Even when breeding does succeed, high infant mortality rates plague some species, and many animals that reach adulthood die far younger than they would in the wild. The trend is especially poignant in orcas — according to one study, they survive just 12 years on average in American zoos; males in the wild typically live 30 years, and females 50.
Big Brains, Big Needs
Our wild charges don’t all suffer so greatly. Even in the above species there seems to be some variability among individuals, and others seem quite comfortable in human custody. “Captive animals are often healthier, longer-lived and more fecund,” writes Georgia Mason, a behavioral biologist at the University of Ontario. “But for some species the opposite is true.”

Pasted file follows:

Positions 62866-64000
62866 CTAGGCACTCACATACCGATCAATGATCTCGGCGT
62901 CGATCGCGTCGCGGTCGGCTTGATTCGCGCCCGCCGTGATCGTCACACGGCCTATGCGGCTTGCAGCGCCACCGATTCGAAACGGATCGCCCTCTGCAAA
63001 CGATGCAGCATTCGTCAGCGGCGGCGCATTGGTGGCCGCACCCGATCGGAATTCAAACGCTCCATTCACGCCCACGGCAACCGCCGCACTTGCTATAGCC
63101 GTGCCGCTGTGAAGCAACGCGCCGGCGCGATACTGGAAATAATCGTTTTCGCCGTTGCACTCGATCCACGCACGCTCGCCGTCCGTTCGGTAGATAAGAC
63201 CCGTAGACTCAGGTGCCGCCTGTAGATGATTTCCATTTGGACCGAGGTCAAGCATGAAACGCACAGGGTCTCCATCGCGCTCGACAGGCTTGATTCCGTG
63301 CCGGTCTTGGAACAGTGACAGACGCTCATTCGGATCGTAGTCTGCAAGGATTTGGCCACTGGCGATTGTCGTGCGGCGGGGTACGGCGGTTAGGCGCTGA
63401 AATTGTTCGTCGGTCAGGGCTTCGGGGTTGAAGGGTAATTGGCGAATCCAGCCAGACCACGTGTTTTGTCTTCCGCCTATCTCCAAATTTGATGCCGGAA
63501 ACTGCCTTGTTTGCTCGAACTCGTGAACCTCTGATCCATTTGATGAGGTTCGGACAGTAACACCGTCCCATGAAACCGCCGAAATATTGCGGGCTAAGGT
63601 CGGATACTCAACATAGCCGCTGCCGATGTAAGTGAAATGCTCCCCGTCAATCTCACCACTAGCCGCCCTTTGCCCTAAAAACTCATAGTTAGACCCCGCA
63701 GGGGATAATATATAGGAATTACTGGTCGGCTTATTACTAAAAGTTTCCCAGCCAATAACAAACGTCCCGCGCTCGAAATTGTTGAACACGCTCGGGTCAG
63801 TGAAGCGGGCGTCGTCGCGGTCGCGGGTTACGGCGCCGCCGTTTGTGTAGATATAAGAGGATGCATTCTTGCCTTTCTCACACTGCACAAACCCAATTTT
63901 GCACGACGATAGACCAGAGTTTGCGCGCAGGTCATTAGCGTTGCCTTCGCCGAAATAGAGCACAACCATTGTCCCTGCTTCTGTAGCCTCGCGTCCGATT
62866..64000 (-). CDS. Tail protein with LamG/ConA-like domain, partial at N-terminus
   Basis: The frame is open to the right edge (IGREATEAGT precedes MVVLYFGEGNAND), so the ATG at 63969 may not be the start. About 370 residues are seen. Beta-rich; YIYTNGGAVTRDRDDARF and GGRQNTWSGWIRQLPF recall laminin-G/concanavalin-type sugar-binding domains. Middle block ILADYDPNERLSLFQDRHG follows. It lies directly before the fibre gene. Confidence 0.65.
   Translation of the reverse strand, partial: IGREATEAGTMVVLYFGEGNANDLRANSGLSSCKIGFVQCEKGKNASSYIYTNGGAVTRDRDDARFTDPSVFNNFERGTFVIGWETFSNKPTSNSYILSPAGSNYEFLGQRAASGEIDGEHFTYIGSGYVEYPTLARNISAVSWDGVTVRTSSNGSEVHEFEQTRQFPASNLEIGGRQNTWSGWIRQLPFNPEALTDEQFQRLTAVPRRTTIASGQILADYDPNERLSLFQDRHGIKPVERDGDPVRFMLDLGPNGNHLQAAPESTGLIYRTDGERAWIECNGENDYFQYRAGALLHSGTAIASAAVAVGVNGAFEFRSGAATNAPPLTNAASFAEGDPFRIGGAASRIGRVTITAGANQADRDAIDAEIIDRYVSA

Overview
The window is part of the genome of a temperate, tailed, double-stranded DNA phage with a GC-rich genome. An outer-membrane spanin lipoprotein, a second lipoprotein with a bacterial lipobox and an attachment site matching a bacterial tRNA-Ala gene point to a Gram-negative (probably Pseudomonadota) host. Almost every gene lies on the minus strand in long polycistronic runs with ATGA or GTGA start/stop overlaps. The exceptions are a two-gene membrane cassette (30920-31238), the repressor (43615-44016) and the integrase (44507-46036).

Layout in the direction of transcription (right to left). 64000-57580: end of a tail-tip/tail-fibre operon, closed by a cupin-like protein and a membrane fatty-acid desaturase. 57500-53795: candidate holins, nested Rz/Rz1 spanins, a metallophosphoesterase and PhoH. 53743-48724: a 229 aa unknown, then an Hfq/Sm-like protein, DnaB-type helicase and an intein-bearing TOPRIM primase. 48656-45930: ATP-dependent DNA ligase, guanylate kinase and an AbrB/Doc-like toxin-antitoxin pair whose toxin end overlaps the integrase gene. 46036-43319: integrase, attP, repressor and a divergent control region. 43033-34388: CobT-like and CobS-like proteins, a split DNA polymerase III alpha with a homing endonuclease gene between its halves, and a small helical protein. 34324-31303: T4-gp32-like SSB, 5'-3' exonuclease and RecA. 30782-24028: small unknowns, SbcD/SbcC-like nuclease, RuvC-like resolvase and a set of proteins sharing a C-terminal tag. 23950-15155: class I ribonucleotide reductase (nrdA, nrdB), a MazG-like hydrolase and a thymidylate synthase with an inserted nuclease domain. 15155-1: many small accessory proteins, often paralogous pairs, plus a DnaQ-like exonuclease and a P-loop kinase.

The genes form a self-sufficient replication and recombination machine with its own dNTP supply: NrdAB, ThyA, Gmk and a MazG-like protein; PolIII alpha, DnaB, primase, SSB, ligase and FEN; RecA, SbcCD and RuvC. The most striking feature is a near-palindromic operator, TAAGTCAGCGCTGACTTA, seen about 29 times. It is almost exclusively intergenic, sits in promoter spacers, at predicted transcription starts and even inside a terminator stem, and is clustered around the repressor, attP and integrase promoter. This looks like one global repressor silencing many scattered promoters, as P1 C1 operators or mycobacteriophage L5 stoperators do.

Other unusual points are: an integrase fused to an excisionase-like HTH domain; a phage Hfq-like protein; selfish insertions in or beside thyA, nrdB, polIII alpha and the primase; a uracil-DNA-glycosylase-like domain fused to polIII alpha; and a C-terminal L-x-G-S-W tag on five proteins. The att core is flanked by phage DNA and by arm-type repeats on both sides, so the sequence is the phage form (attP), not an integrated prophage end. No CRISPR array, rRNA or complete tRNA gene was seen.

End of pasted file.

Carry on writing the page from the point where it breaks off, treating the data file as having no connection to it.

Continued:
Romero emphasized the same point in a 2019 paper: the effect of captivity is, ultimately, “highly species-specific.” In many ways it depends on the complexity of each species’ brain and social structure. One decent rule of thumb is that the larger the animal, the worse it will adjust to captivity. Thus the elephant and the cetacean (whales, dolphins and porpoises) have become the poster children of the welfare movement for zoo animals.